However, I will never call last season anything other than traumatic. As you know, I do not ache for the Premier League (other than the opportunity of wall to wall coverage and the fact that Niko might stay with us if we go up). This season, we've been winning which itself is wonderful, but has also made that post-match beer all the more pleasurable. In addition, I am able to focus my blogging efforts on a range of topics other than why we have such horrible players that don’t care about us at all. While I would absolutely love it to be as loud at Loftus Road as it can be, or as it is when we sometimes travel away, I’ll take the atmosphere now over any of our two seasons in the Prem – and yes, even over beating Chelsea.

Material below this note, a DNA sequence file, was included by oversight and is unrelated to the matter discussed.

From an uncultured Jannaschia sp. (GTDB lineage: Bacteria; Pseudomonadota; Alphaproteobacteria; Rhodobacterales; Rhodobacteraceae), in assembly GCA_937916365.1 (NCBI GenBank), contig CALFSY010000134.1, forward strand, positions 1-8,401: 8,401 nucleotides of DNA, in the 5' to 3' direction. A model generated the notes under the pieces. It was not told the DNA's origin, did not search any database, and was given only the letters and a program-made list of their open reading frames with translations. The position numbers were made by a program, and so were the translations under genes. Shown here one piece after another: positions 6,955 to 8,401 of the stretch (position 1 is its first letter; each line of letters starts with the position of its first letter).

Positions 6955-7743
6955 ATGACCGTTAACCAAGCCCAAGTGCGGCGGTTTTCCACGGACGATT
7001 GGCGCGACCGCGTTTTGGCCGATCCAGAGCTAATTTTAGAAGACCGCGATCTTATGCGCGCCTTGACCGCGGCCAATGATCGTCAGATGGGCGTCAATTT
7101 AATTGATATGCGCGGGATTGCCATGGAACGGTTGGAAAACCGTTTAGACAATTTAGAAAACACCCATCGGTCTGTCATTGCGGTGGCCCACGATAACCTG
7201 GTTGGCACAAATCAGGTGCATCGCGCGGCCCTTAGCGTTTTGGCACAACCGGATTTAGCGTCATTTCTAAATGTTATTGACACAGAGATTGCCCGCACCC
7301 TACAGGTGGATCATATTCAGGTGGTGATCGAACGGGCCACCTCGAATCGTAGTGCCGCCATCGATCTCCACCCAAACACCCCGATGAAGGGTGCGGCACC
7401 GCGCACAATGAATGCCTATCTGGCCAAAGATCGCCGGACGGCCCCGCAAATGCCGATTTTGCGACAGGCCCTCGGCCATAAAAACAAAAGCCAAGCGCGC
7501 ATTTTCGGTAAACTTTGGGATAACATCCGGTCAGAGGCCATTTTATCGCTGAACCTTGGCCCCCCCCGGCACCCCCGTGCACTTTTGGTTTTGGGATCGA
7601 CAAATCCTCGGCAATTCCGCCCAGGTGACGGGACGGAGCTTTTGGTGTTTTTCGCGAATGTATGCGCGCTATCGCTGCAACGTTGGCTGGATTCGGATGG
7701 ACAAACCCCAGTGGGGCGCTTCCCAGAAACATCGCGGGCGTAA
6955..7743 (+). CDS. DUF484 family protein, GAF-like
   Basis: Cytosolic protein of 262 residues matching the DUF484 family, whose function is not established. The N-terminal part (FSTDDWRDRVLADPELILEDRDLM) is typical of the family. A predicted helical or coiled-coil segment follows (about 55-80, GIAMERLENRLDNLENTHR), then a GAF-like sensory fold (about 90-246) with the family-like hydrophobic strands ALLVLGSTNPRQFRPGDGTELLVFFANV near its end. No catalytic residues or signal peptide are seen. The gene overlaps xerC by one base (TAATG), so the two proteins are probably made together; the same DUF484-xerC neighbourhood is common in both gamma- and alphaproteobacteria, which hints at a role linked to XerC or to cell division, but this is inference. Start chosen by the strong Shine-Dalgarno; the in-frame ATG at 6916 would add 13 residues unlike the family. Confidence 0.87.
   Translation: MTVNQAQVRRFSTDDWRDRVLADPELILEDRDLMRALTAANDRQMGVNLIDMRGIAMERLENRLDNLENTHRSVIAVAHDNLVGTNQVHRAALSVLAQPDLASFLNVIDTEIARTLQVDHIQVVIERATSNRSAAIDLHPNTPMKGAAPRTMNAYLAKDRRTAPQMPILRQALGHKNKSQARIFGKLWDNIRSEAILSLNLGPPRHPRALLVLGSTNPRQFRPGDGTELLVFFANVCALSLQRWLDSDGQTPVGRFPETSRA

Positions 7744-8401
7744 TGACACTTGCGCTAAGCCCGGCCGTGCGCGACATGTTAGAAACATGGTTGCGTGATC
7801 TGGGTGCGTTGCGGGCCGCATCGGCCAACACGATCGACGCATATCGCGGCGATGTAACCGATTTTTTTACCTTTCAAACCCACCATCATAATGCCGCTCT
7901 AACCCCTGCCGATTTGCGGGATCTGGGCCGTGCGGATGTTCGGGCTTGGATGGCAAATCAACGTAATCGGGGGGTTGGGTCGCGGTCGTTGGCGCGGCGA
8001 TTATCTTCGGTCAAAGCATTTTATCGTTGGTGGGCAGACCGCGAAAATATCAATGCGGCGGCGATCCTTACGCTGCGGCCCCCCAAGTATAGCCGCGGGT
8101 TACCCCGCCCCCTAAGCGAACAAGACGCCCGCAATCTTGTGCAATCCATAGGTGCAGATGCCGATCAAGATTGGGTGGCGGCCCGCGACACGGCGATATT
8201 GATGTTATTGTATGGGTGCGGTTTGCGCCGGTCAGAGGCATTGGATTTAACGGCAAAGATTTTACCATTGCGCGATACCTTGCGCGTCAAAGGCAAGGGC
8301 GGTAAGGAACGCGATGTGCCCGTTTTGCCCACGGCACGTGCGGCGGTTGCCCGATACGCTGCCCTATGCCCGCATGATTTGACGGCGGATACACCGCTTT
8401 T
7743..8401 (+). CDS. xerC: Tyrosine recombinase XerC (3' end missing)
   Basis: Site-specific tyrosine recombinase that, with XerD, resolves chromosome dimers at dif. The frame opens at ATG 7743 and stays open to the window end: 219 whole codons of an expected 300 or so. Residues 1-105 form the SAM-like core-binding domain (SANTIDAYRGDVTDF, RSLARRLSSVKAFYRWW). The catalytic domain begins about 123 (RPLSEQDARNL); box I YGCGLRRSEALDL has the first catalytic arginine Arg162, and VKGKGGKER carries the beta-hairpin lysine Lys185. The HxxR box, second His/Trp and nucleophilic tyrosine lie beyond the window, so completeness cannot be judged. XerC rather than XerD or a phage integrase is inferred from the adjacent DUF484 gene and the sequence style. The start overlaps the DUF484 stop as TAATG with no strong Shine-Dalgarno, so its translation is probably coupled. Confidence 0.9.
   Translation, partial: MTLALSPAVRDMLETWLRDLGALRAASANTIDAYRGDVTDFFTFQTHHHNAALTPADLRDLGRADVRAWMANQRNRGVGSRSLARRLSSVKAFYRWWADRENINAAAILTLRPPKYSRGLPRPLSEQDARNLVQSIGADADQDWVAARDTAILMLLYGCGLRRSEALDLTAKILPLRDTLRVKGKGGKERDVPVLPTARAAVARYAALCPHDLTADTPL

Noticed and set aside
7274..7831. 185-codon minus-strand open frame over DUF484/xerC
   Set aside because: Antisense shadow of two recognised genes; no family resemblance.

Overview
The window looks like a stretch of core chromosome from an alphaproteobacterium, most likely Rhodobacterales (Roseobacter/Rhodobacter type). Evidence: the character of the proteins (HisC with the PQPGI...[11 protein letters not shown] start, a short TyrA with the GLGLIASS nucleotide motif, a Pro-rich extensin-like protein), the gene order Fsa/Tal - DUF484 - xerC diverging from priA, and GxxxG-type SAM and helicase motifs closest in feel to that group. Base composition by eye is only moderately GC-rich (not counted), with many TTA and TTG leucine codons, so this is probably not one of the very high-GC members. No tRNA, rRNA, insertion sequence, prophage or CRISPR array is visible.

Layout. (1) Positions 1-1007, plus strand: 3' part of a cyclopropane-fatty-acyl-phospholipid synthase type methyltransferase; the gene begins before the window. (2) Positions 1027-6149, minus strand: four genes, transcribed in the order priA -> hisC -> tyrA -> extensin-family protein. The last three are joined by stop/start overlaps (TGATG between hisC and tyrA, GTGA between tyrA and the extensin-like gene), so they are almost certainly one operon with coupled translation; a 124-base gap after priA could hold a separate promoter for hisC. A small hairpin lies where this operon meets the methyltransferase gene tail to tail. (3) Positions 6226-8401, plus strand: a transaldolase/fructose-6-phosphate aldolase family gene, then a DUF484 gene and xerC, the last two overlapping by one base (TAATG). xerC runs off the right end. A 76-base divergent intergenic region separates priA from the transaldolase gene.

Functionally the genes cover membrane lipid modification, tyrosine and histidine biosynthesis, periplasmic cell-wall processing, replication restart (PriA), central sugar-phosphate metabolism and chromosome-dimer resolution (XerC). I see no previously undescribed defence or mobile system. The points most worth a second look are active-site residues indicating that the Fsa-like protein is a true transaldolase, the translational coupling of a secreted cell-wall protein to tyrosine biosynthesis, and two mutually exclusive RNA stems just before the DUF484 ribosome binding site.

Maybe it’s the fact I’m getting a little older (yes, yes I know I’m not that old), but having lived through plenty of personal traumas at such a young age, there is nothing I like more than peace and tranquillity nowadays. Maybe it’s boring but I’m happier for it. And a little like Tori Amos maybe I have found myself and care less what people think.

But wait a minute, am I saying that QPR aren’t playing creatively enough to get me excited? I think not. And I challenge anyone who tells me we don’t show glimpses of a wonderful style of football with players like Philips, Kranjcar, Simpson...I truly believe these players are also learning about the Championship and this is a journey for them all.  So far it might look boring but they are delivering and doing their job. Recent results where we have been winning by larger margins also suggest that we’re getting a bit better and having more fun.